With two nuclear plants slated to break ground in the UK under the Brown plan, a further three to five plants could get the go-ahead by 2015.

"For energy companies, nuclear generation is certainly an attractive prospect if they have government backing," says Michael Tamvakis, professor of commodities, economics, and finance at City University’s Cass Business School in London.

Nuclear ‘explosion’ already underway?

Indeed, it could be that the nuclear trend has already gained critical momentum in previously renewables-hungry Europe.

In Central Europe and Finaland, 13 plants are under construction, according to the Brussels-based European Nuclear Society. Finland started the trend in 2005 when construction on a 1600-megawatt plant—the first new facility in Western Europe for 15 years—began.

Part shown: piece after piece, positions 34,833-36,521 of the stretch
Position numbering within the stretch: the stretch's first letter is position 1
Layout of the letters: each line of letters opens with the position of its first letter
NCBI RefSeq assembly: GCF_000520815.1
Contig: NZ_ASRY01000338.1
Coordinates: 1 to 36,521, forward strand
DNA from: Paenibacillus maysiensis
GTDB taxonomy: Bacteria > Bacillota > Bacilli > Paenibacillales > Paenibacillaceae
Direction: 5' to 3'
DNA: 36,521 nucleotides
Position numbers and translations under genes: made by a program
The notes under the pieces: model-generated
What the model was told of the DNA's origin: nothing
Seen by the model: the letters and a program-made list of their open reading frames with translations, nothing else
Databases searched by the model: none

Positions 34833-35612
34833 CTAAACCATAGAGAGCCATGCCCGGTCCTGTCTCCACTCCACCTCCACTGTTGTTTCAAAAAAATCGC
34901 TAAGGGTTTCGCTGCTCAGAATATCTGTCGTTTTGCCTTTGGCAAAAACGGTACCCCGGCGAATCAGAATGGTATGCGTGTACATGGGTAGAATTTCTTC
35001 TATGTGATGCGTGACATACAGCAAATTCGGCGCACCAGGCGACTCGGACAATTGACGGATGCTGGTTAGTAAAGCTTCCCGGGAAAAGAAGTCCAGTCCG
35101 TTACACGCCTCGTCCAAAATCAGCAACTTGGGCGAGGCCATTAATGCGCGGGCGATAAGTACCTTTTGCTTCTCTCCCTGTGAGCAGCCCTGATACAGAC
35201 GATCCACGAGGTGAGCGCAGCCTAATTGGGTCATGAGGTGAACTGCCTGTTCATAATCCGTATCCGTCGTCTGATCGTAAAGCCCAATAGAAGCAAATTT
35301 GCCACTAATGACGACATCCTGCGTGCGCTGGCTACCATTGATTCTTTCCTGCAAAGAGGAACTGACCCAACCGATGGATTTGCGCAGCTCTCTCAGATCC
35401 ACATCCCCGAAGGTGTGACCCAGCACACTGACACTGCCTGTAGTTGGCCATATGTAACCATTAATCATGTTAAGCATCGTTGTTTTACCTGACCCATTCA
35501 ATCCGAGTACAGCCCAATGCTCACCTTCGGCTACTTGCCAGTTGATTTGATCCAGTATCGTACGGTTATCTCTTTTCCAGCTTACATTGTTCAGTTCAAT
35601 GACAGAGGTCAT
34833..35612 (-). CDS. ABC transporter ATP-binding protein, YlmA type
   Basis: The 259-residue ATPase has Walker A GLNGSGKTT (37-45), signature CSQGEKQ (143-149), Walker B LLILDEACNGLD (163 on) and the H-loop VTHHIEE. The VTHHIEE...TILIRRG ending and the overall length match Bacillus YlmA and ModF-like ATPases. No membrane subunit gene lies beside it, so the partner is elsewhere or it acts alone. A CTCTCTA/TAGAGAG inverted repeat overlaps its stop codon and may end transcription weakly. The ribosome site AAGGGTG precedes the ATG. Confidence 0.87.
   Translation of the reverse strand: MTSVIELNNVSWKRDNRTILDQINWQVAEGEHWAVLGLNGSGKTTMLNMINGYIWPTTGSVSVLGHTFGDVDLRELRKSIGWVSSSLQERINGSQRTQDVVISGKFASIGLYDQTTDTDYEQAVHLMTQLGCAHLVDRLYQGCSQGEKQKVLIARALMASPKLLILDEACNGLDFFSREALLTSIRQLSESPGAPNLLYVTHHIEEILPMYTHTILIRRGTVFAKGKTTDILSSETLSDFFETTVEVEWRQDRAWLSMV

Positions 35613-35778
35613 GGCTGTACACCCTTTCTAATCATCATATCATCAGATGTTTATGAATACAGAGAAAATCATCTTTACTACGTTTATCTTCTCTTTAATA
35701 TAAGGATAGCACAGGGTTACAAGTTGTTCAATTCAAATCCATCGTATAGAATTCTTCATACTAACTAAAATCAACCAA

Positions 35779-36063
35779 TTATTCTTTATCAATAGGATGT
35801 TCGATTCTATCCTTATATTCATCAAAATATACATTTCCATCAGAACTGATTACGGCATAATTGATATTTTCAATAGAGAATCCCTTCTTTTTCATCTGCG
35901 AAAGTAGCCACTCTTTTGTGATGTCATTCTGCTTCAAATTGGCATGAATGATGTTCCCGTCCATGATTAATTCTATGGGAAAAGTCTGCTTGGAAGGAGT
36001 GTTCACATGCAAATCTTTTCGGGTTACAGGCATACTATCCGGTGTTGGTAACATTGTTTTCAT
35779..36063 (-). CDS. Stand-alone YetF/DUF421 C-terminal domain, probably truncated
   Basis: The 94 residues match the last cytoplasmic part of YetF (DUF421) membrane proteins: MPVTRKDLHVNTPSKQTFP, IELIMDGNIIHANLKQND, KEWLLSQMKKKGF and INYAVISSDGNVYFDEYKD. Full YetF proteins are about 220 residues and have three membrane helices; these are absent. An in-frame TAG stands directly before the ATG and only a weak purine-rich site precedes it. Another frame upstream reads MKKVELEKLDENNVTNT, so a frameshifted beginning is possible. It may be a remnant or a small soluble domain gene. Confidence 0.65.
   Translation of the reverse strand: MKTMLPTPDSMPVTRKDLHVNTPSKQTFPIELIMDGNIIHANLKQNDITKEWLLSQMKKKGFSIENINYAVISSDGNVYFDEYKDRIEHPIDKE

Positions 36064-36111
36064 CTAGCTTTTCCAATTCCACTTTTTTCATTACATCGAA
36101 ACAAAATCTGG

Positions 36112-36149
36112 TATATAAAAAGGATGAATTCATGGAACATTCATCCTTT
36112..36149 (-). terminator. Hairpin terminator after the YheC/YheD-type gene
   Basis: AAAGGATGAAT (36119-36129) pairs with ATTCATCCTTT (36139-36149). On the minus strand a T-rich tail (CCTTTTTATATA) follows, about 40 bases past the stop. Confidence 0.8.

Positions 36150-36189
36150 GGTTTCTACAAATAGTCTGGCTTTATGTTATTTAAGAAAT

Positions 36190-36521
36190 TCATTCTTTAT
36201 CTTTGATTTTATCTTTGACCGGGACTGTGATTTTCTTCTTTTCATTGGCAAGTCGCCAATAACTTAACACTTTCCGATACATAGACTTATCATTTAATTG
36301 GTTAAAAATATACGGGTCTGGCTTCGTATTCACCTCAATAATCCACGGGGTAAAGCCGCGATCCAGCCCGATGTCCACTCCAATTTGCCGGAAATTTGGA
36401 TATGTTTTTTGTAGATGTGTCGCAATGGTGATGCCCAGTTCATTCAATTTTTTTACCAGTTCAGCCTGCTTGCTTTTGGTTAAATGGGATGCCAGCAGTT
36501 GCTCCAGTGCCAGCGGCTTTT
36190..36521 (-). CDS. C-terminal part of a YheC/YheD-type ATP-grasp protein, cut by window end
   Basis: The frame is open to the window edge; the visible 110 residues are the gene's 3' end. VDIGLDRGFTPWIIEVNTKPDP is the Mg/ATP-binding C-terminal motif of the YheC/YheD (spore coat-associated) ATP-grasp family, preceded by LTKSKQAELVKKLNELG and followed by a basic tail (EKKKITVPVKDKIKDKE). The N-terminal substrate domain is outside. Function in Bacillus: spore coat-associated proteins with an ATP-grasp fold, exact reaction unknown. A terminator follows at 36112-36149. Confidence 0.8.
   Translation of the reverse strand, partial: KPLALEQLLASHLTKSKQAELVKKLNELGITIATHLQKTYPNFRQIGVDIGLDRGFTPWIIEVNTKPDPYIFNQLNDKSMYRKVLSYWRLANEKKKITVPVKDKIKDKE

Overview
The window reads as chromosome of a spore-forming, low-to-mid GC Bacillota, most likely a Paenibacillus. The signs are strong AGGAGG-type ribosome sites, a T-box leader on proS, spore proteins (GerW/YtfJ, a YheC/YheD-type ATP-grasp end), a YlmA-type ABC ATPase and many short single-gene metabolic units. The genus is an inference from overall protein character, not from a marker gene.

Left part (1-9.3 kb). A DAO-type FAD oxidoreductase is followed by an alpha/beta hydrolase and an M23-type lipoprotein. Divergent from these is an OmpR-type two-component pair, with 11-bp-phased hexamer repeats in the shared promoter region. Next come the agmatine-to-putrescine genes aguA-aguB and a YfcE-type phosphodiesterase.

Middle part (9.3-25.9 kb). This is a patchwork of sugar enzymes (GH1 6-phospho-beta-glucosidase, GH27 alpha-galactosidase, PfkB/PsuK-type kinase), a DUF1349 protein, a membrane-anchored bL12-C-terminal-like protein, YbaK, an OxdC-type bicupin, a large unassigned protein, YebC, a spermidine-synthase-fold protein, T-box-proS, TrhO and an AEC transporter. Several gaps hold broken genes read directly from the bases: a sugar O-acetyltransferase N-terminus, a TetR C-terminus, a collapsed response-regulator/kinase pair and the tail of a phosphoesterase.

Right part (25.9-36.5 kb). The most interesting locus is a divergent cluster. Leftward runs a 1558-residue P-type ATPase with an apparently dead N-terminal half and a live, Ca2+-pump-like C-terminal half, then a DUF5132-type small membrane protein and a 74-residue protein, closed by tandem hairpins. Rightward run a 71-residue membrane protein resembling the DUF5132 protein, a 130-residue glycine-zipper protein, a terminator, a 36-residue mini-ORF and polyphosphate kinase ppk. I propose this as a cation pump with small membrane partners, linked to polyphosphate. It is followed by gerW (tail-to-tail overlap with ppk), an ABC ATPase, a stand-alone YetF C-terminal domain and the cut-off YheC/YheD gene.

But what is especially significant in the case of Finland is that, prior to 2000, its government had committed itself to phasing out nuclear power altogether, and sought to make up the deficit by buying electricity produced by Russia’s dangerously aged, Chernobyl-style Leningrad Nuclear Power Plant.

France broke ground on a new 1650-megawatt plant in September, 2007, while Bulgaria and the Ukraine are each working on two new plants.

Such demand has put a strain on the nuclear industry, which had spent several decades in slow decline as governments, utilities, and the public turned to other sources of energy.

New nuclear engineers in demand
With nuclear power now back in vogue around the world – 20 years having faded the collective memory of Chernobyl – the price of uranium has risen four-fold since 2004. Similarly, the need for nuclear engineers throughout Europe has never been higher, with many analysts predicting a shortage of highly trained staff if new employees aren’t recruited into the industry.